Oil Price Spike: OPEC+ Must Manage Shift From Lack of Demand to Lack of Supply


The oil market is rapidly shifting from a period of over-supply during the height of the pandemic to one of potential shortage. Producers who managed the slump now need to be diligent in managing the recovery.

The oil producing countries in the OPEC+ group — led by Saudi Arabia and Russia — have done an amazing job at managing oil supplies as demand has crawled its way back from the biggest collapse in history.

Sure, they got off to a shaky start. Instead of slashing supply as demand cratered in April 2020, they boosted it in a production free-for-all after their previous cooperation fell apart. The deal that emerged when they eventually got together took days to form and almost foundered on the unwillingness of Mexico to play its part.

But after some vague pledge from President Donald Trump that the U.S. would make up the cuts that Mexico refused, the producer group announced a record output reduction of almost 10 million barrels a day. And, for the most part, it has stuck by what it promised.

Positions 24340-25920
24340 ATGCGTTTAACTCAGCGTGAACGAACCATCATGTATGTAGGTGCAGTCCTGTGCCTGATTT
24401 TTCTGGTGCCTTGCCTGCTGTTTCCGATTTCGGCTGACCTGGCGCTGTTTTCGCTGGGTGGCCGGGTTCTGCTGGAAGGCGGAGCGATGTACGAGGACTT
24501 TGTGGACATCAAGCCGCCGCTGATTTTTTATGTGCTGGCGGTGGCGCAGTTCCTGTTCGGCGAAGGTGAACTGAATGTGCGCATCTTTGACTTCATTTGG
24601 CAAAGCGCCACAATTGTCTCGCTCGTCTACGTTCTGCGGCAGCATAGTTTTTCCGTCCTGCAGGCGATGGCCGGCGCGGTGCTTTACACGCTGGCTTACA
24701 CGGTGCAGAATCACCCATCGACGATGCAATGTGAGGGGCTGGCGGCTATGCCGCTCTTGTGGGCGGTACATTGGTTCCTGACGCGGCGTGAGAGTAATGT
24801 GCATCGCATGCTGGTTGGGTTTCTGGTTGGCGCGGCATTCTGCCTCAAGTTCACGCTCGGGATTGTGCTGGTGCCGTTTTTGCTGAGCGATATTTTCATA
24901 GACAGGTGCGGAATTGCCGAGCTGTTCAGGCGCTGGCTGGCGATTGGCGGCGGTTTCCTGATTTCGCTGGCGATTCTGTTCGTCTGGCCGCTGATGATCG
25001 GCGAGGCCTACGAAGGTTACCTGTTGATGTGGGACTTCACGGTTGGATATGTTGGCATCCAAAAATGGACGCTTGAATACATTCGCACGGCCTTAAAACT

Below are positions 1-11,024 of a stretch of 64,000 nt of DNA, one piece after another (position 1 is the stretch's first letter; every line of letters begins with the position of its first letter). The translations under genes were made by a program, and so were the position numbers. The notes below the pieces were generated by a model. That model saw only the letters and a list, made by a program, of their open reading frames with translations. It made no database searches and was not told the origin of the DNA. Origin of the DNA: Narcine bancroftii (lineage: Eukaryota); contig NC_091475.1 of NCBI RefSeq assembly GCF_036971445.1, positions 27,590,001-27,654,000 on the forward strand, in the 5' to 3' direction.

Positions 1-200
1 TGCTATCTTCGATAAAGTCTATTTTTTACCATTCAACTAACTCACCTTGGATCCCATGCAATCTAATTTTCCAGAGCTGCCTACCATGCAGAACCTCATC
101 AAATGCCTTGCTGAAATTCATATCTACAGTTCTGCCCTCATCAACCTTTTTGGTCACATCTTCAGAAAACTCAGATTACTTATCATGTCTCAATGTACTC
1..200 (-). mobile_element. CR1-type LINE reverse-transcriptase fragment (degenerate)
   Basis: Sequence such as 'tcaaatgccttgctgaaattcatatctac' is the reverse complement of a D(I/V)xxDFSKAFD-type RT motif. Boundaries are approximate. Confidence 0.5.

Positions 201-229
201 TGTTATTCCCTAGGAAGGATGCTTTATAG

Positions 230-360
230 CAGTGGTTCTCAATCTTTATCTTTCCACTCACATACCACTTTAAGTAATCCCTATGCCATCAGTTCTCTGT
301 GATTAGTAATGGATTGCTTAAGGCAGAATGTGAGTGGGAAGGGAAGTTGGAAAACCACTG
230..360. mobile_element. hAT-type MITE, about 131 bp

Sticking to the Deal

Even without the extra Saudi cuts, compliance has been close to 100%

Source: OPEC

As always, there are those who haven’t done all they pledged. Some, most notably Russia, have been given a free pass. Others, like Iraq, Nigeria and most visibly the United Arab Emirates, have been called out and persuaded to compensate with even deeper cuts. Saudi Arabia twice made additional unilateral reductions to its production to speed up the process of market rebalancing.

Demand is now well on the road to recovery — literally. Highway traffic is back at, or even above, pre-pandemic levels in the U.S., China and large parts of Europe. Domestic and regional aviation is also picking up. The number of passengers passing through security at U.S. airports surpassed 2 million a day for the first time since March 2020, while European air traffic has risen by one-third in the past month. The remaining weak spot is long-haul flying, which is still constrained by restrictions on incoming passengers in many parts of the world.

Flying High

For the first time since March 2020, the number of passengers flying in the U.S. has exceeded 2 million twice this month

Source: U.S. Transportation Security Administration

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